Day 67 - happy birthday, dear C64... happy birthday to you!

by PaulEMoz in , , , , , , , , , , , , ,


Ahh, if only this had been three days earlier.  Or I had started my blog three days later.  One of those.  Anyway, in August 1982, the Commodore 64 was released unto the world, and so began a decade-plus of top-notch home computer entertainment.


It was Christmas 1985 that saw me enter the world of home computing, when my parents got me a Commodore 64 as my present.  So I was hardly an early adopter.  I'd used one at friends' houses before then... probably starting around the summer of 1985.  Other computers I'd been able to use through friends included the ZX Spectrum (16K and 48K), Commodore Plus 4 and ZX81.  But the C64 was the one that really captured my heart and has remained my favourite to this day.


Fortunately, I'm an open-minded and level-headed individual, and I'm able to see the good points and bad points of all the systems I've used over the years.  If that wasn't the case, I would have no right starting a project like this.  But for today's purpose, on its 30th birthday (or around, technically), I will indulge my Commodore leanings, if you don't mind.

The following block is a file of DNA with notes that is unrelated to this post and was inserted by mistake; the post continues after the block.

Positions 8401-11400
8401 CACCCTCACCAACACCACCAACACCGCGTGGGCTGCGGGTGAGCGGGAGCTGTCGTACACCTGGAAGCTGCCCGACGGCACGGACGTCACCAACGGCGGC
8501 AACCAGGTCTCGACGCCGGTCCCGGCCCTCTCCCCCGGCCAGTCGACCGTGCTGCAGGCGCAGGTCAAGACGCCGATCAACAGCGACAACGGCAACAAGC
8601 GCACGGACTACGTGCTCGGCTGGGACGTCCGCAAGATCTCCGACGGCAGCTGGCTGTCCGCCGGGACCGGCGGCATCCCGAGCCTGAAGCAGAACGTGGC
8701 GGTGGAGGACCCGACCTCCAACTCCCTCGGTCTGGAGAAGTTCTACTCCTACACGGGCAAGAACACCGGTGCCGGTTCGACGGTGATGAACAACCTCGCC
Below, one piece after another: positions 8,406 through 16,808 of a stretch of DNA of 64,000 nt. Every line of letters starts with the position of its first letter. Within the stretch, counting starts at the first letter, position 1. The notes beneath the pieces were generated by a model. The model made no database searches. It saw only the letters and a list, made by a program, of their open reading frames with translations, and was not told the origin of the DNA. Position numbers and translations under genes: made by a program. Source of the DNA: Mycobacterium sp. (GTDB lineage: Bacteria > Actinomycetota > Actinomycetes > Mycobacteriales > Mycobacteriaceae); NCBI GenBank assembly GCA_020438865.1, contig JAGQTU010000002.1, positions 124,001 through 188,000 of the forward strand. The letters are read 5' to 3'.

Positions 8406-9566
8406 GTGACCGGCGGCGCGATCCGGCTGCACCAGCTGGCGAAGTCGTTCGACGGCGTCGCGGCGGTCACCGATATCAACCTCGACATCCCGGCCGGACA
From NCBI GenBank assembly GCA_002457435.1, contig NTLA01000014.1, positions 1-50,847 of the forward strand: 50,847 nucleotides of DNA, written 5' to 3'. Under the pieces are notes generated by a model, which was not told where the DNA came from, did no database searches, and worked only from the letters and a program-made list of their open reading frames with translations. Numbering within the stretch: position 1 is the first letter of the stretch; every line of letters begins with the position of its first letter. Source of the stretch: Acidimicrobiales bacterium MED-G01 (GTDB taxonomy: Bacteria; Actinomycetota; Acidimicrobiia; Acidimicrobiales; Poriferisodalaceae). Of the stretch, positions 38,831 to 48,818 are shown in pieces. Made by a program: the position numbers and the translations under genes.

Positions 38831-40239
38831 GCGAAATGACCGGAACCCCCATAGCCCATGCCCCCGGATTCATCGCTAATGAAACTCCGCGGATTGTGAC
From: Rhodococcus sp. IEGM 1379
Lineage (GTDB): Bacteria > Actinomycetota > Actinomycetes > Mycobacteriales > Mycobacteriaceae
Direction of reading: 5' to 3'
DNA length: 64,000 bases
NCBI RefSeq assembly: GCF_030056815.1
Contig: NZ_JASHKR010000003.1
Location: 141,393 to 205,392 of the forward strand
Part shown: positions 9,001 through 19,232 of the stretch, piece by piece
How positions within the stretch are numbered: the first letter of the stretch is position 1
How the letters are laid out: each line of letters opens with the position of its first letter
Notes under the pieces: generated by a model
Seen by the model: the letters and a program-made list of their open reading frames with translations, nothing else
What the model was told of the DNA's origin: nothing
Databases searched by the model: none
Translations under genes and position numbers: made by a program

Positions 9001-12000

Mmmm... beigey goodness.
The first time I ever had an experience with the Commodore 64, it was as a tease.  I was walking through the housing estate where I lived, when a mate of mine popped his head out of some kid's window and told me to "listen to this".  He then turned up the volume on the telly to full blast, at which point I heard the music from Master of the Lamps blasting out.


I was floored.  I'm not sure why... I'd heard some great tunes on the Atari VCS/2600.  But that had been some time before then, and I was used to the Spectrum's less accomplished sounds by this time.  To hear this stunning music blasting out of a computer was a revelation.


It made me want one of these machines.  Which was a bit of a problem... I'd already agreed with a mate that I would get my parents to buy his Spectrum from him, for me, for Christmas.  Why was he selling his Spectrum?  He was getting a Commodore 64...


That's my dad on the left. Yeah, he's always been cool.
I was somewhat amazed, then, when my dad sat me down to talk about this Spectrum and asked me "wouldn't you rather have a Commodore 64?".  I'd considered it to be out of our financial range, but I presume he must have asked around before committing to any monetary outlay.  Naturally, I said, "Yes".